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Nancy Arnold, Washington Ron Cammaert, Riverside Publishing Dan Wiener, Massachusetts Ed Roeber, Measured Progress Rachel Quenemoen, NCEO. What the heck does proficiency mean for students with significant cognitive disabilities?.

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what the heck does proficiency mean for students with significant cognitive disabilities
Nancy Arnold, Washington

Ron Cammaert, Riverside Publishing

Dan Wiener, Massachusetts

Ed Roeber, Measured Progress

Rachel Quenemoen, NCEO

What the heck does proficiency mean for students with significant cognitive disabilities?
slide2

“…would allow States to use a documented and validated standards-setting process to define academic achievement standards for students with the most significant cognitive disabilities, as defined in proposed Sec. 200.1(d)(2), who take an alternate assessment.”

March 20, 2003 NPRM for Title I

slide3

Many states have completed a careful standards-setting process for their alternate assessment, just as they have done for their general assessments – these efforts are needed to produce alternate achievement standards

Examples shown in NCEO reports (see Synthesis Reports 42, 47, 48, plus one more on its way)

slide4
“These [alternate achievement] standards must be aligned with the State\'s academic content standards and reflect professional judgment of the highest learning standards possible for those students.”

March 20, 2003 NPRM for Title I

slide5

WHO are the students who participate in alternate assessment aligned to alternate achievement standards?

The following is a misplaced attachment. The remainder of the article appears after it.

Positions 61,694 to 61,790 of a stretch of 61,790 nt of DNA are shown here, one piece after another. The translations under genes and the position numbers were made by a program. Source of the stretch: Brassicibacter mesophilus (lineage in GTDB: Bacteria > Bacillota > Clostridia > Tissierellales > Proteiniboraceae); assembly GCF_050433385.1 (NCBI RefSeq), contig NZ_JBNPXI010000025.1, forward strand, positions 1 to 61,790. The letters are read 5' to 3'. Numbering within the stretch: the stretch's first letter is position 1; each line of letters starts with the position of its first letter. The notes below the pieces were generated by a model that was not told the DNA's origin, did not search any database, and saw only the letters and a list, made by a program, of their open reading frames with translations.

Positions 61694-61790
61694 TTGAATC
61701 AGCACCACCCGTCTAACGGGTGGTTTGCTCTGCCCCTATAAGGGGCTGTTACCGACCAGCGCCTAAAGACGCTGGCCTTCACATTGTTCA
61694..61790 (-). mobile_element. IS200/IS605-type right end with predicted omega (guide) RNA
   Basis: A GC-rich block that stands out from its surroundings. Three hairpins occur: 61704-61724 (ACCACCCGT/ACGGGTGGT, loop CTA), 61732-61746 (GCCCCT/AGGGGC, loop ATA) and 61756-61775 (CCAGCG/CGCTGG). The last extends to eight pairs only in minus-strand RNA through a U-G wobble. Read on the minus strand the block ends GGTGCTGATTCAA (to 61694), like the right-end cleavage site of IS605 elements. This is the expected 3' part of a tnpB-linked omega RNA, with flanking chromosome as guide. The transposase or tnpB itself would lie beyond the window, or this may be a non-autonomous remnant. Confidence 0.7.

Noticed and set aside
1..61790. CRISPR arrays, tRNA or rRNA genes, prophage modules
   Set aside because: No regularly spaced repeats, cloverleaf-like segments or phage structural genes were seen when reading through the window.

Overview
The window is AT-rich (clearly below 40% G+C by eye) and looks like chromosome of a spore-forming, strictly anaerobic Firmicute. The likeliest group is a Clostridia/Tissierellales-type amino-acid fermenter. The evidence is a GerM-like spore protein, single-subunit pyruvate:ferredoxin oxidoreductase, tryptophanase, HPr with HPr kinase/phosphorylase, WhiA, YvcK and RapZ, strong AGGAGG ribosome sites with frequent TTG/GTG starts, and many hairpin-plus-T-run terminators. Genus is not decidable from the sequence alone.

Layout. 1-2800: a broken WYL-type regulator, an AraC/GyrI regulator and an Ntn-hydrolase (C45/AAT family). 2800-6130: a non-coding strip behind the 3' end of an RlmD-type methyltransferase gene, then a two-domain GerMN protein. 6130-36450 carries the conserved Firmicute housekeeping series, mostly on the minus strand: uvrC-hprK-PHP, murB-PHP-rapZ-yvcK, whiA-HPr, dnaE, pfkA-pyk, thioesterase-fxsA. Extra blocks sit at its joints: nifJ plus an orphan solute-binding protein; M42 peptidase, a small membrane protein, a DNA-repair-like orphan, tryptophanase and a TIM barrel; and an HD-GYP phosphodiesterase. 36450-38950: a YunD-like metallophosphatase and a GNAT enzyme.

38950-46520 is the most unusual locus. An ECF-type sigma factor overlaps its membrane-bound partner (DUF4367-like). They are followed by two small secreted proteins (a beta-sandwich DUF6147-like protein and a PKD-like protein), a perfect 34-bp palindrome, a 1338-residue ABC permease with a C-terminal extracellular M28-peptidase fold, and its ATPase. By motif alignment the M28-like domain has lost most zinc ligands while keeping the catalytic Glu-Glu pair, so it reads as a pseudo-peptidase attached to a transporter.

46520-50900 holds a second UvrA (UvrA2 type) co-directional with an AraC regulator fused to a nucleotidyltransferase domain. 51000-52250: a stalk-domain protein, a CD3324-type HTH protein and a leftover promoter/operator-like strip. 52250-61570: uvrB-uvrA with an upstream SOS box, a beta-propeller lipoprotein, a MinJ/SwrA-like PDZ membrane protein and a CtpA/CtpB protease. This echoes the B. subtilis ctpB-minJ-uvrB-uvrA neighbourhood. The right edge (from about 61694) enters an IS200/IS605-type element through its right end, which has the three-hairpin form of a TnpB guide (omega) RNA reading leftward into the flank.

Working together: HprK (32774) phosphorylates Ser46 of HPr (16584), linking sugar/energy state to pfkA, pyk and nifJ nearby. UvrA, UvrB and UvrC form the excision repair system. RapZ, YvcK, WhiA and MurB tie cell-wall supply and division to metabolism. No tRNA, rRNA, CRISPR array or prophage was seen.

slide6

What do we measure? What does good learning look like for this small group of children? What is “achievement?”

a brief history of educational goals for these students
Developmental approaches

Functional approaches

Academic approaches – access to the general curriculum, standards-based content, grade level contexts

* Diane Browder, 2001

A brief history of educational goals for these students
development of alternate assessments quenemoen rigney thurlow 2002
1.     Careful stakeholder and policymaker development of desired student outcomes for the population, reflecting the best understanding of research and practice, thoughtfully aligned to same content expected for all students.

2.     Careful development, testing, and refinement of assessment methods.

3.     Scoring of evidence of content aligned student work, according to professionally accepted standards, against criteria that reflect best understanding from research and practice.

4.     Standard-setting process to allow use of results in reporting and accountability systems.

5.     Continuous improvement of the assessment process.

Development of Alternate AssessmentsQuenemoen, Rigney, & Thurlow, 2002
slide9

Alternate Assessments are works in progress

  • Alignment to content standards varies:
  • Reading and math skills in context of grade level curriculum contexts
  • Reading and math skills in functional contexts
  • Reading and math skills in isolation
  • Weak linkages to reading and math

All of these exist within current state approaches

slide10

Alternate Assessment Strategies

Thompson & Thurlow, 2001